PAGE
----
• conjoined sentences, e.g. sentences with two ideas joined by coordinating conjunctions like  ‘for’, ‘and’, ‘nor’, ‘but’, ‘or’, ‘yet’ or ‘so’ – the so-called FANBOYS.
    • complex sentences, with early developing subordinate conjunctions, such as ‘because’,  if’, ‘while’, and ‘when’;
    • early developing simple infinitives sentences with infinitival complements like ‘need’, ‘want’, ‘have’, ‘try’ and ‘like’;
    • scaffolded noun phrase elaboration using semantic features (e.g. ‘The big, yellow and red striped, beach ball’, instead of ‘ball’); and
    • verb phrase elaboration (e.g. ‘He had been sleeping’ or ‘She likes to walk quickly’, rather than ‘He was sleeping’ or ‘She is walking’).

More recent research has looked at the benefits of targeting three types of complex sentences – sentences containing adverbial, object complement, and relative clauses (Balthazar & Scott, 2018). Clinically, with school-aged children, we’ve found it helpful to target later developing complex syntax targets like relative clauses featuring words like ‘who’, ‘which’, and ‘that’, because of:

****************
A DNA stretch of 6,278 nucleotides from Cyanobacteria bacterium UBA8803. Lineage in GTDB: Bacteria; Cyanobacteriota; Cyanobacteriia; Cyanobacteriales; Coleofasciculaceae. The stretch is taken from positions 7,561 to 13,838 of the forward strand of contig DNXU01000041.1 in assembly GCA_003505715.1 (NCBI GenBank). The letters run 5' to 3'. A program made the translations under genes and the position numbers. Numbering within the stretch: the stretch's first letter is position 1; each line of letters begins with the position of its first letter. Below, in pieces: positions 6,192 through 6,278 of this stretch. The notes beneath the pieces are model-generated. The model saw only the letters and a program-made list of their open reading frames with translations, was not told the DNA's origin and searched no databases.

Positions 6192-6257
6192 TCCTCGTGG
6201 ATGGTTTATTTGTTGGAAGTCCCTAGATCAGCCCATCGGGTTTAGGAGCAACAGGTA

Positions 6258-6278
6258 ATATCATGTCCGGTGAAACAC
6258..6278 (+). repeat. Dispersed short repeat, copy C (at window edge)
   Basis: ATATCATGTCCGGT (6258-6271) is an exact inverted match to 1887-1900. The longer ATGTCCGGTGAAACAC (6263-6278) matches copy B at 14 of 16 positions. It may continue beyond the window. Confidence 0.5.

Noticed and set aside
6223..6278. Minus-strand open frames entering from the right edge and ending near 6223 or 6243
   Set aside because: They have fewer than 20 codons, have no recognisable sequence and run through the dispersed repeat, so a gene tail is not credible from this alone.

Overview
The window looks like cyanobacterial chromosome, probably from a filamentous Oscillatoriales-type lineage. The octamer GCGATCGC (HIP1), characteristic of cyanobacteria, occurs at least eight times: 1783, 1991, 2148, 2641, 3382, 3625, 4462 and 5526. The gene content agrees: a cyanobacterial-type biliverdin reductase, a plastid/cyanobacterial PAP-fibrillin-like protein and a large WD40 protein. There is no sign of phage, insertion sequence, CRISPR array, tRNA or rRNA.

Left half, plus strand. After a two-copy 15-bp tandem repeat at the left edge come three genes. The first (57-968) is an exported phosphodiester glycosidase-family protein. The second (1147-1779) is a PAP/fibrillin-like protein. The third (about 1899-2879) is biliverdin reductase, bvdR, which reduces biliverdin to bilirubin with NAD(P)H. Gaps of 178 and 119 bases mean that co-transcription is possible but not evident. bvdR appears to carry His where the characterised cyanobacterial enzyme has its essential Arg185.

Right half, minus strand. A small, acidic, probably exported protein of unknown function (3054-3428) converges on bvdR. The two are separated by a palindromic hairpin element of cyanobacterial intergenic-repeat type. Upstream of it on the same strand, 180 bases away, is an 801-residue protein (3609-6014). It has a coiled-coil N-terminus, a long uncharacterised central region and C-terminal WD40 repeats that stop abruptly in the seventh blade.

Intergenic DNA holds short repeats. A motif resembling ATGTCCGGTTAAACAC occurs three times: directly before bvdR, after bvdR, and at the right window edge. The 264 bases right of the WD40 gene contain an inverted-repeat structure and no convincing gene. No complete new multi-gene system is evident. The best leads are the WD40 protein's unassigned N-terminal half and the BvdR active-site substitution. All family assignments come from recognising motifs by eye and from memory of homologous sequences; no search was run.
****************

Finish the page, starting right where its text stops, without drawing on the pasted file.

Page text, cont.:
• research showing how hard these clauses are to acquire for many children with language disorders, given their late development, lower frequency, and susceptibility to errors (e.g. Scott & Lane, 2008; Balthazar & Scott, 2018); 
    • how often relative clauses pop up in curriculum texts; and
    • the usefulness of relative clauses in helping students to express their thoughts, feelings and ideas more precisely. 

7. Effective language therapy for complex syntax: practical suggestions to help students to learn complex syntax

We’ve summarised several key elements of effective language therapy here. Useful elements include exposure and repetition, identification and scaffolded manipulation techniques, narrative or contextualised language intervention, (e.g. Balthazar & Scott, 2018; Peterson et al., 2008, and Tarvainen et al., 2021) and modification of the environment, including helping teachers to modify their language (Starling et al., 2012). 

For older children and teenagers, we are guided by Dr Ukrainetz’s helpful RISE acronym: repeated opportunities, intense practice, systematic scaffolding and explicit instruction. Explicit intervention techniques – like teaching grammar rules – may be more effective and appropriate than implicit techniques alone, e.g. like modelling, modelling with auditory bombardment, focused stimulation, and recasting (e.g. Ebbels, 2014; Tarvainen et al., 2021).